If you've ever attended an audio show, you've no doubt been aurally assaulted by a huge stereo system shoehorned into a dinky room playing at 115 decibels. At RMAF 2011, at least so far, that hasn't been the norm. Most of the floorstanding loudspeakers that I've heard have been fairly compact, and there have been a number of stand-mounted designs being demonstrated, particularly in the smallest of the exhibit rooms.
This "shrinking effect" could be happening for a couple of reasons. First, exhibitors have clued in to the fact that, regardless of bass trapping and careful setup, huge speakers typically don't sound good in small rooms. Second, there are more affordable products at RMAF 2011 than I can remember seeing here before. The economy's continued suffering is no secret, and it's definitely impacting the high end. Smaller prices translate into smaller speakers, and in turn smaller amplifiers driving them. The upshot is that there was good sound in many rooms, and when we asked about the prices we often received an answer that was more agreeable to the average audiophile's wallet than we're used to.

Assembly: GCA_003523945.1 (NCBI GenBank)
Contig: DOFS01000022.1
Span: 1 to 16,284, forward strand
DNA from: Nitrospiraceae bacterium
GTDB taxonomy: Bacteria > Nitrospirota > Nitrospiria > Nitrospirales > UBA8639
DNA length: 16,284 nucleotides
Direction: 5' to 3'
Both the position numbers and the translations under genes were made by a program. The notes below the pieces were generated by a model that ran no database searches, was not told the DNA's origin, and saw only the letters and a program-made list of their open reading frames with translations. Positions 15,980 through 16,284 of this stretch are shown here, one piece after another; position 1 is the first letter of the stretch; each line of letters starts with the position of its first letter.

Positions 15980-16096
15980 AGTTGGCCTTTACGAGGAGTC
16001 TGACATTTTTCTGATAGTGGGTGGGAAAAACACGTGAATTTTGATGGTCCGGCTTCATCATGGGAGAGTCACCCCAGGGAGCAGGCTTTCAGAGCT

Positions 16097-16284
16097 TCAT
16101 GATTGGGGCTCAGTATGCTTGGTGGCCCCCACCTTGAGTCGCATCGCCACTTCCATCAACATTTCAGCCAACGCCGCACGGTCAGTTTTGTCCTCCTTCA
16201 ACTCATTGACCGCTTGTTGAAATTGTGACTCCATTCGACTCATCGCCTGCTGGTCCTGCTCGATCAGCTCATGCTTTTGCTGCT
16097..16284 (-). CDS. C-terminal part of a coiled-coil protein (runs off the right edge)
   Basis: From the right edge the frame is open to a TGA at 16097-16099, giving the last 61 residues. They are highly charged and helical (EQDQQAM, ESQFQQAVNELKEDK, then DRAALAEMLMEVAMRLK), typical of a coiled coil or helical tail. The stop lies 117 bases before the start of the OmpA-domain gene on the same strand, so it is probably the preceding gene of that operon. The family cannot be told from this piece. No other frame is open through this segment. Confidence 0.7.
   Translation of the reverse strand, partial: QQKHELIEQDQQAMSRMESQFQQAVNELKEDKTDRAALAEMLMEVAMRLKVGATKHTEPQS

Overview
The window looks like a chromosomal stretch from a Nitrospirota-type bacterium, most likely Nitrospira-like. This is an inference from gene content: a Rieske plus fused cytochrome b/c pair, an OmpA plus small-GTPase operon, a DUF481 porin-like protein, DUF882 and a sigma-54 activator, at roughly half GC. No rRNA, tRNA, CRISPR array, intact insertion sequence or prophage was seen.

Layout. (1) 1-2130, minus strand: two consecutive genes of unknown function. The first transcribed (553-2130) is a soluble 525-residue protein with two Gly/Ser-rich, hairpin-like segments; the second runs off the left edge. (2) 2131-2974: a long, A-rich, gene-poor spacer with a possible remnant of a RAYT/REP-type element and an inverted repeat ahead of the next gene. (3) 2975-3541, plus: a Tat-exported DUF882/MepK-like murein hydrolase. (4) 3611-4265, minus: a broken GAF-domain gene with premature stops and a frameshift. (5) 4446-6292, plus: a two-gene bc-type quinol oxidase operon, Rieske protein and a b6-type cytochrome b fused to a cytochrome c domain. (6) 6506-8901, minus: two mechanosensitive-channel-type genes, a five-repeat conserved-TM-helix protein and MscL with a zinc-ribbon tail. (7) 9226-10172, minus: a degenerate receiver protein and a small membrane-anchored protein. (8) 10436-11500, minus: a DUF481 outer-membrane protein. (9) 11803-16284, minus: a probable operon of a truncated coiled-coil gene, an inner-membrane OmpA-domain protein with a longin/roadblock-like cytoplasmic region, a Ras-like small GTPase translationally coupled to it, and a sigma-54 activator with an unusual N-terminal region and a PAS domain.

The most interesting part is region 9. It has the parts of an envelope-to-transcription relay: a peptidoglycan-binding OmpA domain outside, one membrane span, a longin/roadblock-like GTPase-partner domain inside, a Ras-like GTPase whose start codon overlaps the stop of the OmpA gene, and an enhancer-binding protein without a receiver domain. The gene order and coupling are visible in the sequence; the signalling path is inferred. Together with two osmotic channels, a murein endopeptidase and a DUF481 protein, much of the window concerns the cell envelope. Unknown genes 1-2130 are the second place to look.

In addition to the smaller systems and lower prices, there was quite a bit of high technology to be heard at RMAF 2011. Everybody, and everybody's brothers and sisters, had a new DAC capable of 24/192 resolution from a USB digital input. These DACs were often small, reasonably priced, and ready for a computer-based audio system. What really amazes me about all this is how truly easy and cheap it is to get better-than-CD resolution from most any audio system. That's a good use of technology in my book. Now if we can just get iTunes to start selling hi-rez . . .
What does all this mean? Well, it could mean that the high-end manufacturers are listening to the consumer, reading the marketplace correctly, and responding with appropriate products. Let's hope so.
Editor-in-Chief, The SoundStage! Network